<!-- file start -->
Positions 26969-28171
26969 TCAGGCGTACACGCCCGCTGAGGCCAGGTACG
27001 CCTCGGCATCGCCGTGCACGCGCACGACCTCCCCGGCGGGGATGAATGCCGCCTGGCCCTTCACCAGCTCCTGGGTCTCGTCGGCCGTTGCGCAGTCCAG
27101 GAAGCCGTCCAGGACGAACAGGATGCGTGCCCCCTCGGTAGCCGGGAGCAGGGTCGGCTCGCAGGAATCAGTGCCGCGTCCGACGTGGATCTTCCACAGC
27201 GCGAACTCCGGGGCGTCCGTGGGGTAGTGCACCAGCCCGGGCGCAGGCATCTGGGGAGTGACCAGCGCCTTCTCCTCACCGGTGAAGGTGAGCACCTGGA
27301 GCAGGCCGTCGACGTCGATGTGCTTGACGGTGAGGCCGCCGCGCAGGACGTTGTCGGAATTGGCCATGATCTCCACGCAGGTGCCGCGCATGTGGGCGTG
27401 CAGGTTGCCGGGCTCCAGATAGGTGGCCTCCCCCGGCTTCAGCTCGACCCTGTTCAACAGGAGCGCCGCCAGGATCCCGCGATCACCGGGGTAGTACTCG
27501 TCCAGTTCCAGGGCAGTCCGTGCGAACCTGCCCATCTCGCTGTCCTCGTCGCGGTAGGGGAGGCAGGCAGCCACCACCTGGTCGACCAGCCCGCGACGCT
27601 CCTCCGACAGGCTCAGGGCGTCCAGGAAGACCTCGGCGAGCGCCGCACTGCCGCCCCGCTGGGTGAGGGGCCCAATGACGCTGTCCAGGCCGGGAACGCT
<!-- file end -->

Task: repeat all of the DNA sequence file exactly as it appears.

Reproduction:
Positions 26969-28171
26969 TCAGGCGTACACGCCCGCTGAGGCCAGGTACG
27001 CCTCGGCATCGCCGTGCACGCGCACGACCTCCCCGGCGGGGATGAATGCCGCCTGGCCCTTCACCAGCTCCTGGGTCTCGTCGGCCGTTGCGCAGTCCAG
27101 GAAGCCGTCCAGGACGAACAGGATGCGTGCCCCCTCGGTAGCCGGGAGCAGGGTCGGCTCGCAGGAATCAGTGCCGCGTCCGACGTGGATCTTCCACAGC
27201 GCGAACTCCGGGGCGTCCGTGGGGTAGTGCACCAGCCCGGGCGCAGGCATCTGGGGAGTGACCAGCGCCTTCTCCTCACCGGTGAAGGTGAGCACCTGGA
27301 GCAGGCCGTCGACGTCGATGTGCTTGACGGTGAGGCCGCCGCGCAGGACGTTGTCGGAATTGGCCATGATCTCCACGCAGGTGCCGCGCATGTGGGCGTG
27401 CAGGTTGCCGGGCTCCAGATAGGTGGCCTCCCCCGGCTTCAGCTCGACCCTGTTCAACAGGAGCGCCGCCAGGATCCCGCGATCACCGGGGTAGTACTCG
27501 TCCAGTTCCAGGGCAGTCCGTGCGAACCTGCCCATCTCGCTGTCCTCGTCGCGGTAGGGGAGGCAGGCAGCCACCACCTGGTCGACCAGCCCGCGACGCT
27601 CCTCCGACAGGCTCAGGGCGTCCAGGAAGACCTCGGCGAGCGCCGCACTGCCGCCCCGCTGGGTGAGGGGCCCAATGACGCTGTCCAGGCCGGGAACGCT